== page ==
OUTDOOR BASICS

Hiking Shoes vs. Hiking Boots: Navigating Terrain, Distance and Pack Weight

Hiking Shoes vs Hiking Boots
Jerry Mueller
Written by Jerry Mueller

If you’re no stranger to the backcountry, you’ve likely done research on some of the best footwear for keeping your feet supported, dry, and warm in a variety of hiking environments. The most important part of being a responsible hiker is protecting your feet to avoid hazardous falls and potential injuries. Regular sneakers or tennis shoes are designed for more controlled surfaces. When you brave the outdoors, however, you need a specially designed shoe or boot to protect you throughout various kinds of terrain or environmental conditions.

For years, hikers and trail runners have scratched their heads over one highly debated topic: hiking shoes vs. hiking boots. We want to get to the heart of this footwear feud. With our help, you can take the next step in deciding which footwear solution is best for you and your lifestyle as well as the direction to provide advice to your friends and family on the trail.

Lace up, because we are about to finally reveal the advantages and disadvantages to choosing hiking shoes over hiking boots, and vice versa.

The Essential Differences Between a Hiking Shoe and a Hiking Boot

The technologies in your hiking footwear may seem insignificant, but it’s no small job protecting the 26 bones in each of your feet. Whether your parents started you young or you stumbled into this great outdoor activity on your own, you probably realized the value of specialized footwear to keep you going for miles going uphill, downhill, cross country, or over a blend of landscapes.

Hiking Boots - Ankle Support

The most important feature of any hiking footwear is that it must provide adequate ankle support. Rolling hills and uneven terrains are expected when you head out on a new expedition, so you should equip yourself accordingly. Let’s explore the fundamental differences between a proper hiking shoe and boot.

Hiking Shoes

There are a few classes of the hiking shoe, but the three primary styles are approach shoes, trail runners, and trail shoes. Nonetheless, hiking shoes have been growing in popularity in recent years. These trail innovations provide a great compromise between comfort and functionality, serving as a low-cut alternative with added flexibility.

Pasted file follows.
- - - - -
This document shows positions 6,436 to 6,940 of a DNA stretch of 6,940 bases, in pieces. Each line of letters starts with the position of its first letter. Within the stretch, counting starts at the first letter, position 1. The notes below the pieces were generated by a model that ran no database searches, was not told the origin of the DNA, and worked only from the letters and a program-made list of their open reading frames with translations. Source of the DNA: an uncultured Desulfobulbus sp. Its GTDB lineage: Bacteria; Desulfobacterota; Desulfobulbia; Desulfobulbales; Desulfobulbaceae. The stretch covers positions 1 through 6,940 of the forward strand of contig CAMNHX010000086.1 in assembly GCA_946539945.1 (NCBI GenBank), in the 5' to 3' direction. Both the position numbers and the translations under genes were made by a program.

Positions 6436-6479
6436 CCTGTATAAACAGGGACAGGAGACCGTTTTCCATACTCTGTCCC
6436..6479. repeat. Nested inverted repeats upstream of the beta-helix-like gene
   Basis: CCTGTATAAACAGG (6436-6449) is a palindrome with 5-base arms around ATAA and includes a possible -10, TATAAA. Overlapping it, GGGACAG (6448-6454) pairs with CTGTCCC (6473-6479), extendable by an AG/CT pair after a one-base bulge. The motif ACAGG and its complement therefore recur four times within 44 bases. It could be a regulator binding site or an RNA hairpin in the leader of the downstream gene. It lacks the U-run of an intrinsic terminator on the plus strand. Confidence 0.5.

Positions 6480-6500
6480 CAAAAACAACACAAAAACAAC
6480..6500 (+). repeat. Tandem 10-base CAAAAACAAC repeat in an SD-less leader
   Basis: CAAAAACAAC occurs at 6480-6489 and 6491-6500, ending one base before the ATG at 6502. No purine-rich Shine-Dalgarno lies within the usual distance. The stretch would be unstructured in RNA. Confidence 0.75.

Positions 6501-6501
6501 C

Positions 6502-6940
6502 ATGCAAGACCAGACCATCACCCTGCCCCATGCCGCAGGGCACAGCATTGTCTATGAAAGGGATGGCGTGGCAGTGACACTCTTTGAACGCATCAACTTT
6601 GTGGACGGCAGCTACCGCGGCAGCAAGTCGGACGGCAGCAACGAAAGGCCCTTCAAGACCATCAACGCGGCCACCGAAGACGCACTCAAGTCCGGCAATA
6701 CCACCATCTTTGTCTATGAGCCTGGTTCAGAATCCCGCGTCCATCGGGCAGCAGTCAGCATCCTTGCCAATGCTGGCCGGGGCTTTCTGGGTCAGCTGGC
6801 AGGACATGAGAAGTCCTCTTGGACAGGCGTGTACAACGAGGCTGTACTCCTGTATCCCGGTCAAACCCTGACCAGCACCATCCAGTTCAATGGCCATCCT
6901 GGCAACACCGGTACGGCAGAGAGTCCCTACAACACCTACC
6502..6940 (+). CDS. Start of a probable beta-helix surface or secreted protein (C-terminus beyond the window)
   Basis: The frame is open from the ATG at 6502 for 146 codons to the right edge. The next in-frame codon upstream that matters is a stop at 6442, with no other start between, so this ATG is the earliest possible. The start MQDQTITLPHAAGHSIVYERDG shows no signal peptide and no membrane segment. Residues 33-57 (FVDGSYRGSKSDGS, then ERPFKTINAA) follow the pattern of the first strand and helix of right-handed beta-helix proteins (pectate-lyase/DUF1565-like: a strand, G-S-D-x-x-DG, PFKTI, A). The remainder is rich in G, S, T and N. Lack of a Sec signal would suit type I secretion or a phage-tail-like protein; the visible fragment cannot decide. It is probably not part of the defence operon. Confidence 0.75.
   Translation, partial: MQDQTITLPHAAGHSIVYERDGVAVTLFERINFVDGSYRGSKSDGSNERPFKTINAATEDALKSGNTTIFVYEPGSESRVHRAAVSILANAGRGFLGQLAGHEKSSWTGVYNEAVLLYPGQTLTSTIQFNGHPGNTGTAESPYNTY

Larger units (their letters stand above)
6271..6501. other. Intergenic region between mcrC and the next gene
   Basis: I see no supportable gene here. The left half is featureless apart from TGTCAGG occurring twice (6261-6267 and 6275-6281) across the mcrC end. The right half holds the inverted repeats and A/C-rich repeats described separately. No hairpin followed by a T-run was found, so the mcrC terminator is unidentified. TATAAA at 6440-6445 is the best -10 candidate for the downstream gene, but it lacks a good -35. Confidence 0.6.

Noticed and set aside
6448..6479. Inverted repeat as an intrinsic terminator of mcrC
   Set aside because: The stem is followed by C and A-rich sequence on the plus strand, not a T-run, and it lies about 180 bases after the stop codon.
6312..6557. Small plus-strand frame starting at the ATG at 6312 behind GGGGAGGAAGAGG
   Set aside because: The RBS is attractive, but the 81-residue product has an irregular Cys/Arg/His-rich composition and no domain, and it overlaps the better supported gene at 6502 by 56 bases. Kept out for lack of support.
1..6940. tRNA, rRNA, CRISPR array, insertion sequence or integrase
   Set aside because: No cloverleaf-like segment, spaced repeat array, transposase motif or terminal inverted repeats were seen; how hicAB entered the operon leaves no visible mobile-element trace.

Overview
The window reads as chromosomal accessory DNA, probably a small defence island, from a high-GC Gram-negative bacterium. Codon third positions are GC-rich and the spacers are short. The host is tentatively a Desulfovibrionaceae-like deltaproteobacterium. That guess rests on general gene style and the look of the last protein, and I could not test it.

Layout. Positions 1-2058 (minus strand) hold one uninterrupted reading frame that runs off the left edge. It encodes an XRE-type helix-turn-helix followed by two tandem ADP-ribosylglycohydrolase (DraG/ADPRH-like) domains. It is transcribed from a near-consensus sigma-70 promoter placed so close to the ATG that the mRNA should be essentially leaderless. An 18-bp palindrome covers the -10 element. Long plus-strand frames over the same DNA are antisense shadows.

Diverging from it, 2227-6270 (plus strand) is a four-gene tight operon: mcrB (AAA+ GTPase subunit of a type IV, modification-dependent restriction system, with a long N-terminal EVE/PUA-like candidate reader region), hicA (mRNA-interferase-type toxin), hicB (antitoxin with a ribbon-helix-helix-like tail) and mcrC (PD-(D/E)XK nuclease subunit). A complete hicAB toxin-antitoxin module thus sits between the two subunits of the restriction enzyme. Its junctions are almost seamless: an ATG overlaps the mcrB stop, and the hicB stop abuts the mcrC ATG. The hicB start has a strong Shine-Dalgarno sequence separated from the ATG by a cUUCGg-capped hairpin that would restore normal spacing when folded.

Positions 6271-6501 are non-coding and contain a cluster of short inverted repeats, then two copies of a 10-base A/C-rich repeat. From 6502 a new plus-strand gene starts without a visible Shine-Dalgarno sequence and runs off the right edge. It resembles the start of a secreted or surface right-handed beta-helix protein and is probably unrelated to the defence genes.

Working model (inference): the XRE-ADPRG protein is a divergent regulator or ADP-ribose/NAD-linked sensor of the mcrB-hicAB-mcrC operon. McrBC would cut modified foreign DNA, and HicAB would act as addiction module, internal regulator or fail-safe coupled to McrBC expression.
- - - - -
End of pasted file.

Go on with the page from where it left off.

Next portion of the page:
Though they look very similar to regular sneakers or running shoes, they typically feature lugged soles to enhance traction and help you move easily over a wide variety of grounds, such as mud, sand, rocks, or gravel. Unlike sneakers, hiking shoes have a broad range of internal and external features to provide superior foot protection. They commonly feature durable upper materials and stiff construction to keep your foot rotation limited.

Hiking Shoes

You can usually find hiking shoes in light-, rugged-, or off-trail varieties. Though boots have been one of the more reliable choices for avid hikers, the concept for hiking shoes was first proposed in the first half of the twentieth century. Common features include toe guards, midsole absorption, internal shanks, and varied lug patterns.

Hiking Boots

Though there are boots for almost every type of outdoor activity, the hiking boot is one of the most tested and trusted footwear solutions for backpacking and mountaineering. Unlike the hiking shoe, hiking boots feature higher support to keep you from rolling your ankles as you power down treacherous terrain.

Hiking boots are designed to carry heavier loads thanks to their more durable construction and stiffer midsoles. The outsoles feature deeper, thicker lugs for added stability. Best of all, many heavyweight mountaineering boot styles feature crampon compatibility, so you can safely cross snow, ice, and other wintery obstacles. Other styles include light hiking boots and backpacking boots.

Man and Woman in Hiking Boots

Advantages to Choosing Hiking Shoes

Although boots have long been known as the go-to for trekkers, hiking shoes are slowly becoming a favorite of the hiking community. Not only do hiking shoes combat the concerns of weight while hiking, but they also provide the flexibility you cannot find in a rigid boot. Let’s explore some of the most well-known advantages to choosing a hiking shoe.

  • Weight: Hiking shoes are extremely lightweight. For thru-hikers and trail runners, shedding weight is a constant battle. Featuring lighter construction materials, such as synthetic or textile uppers, polyurethane foam midsoles, mesh, and ultralight rubber varieties, hiking shoes enable backpackers to move quickly so they can accomplish longer trails in a shorter amount of time.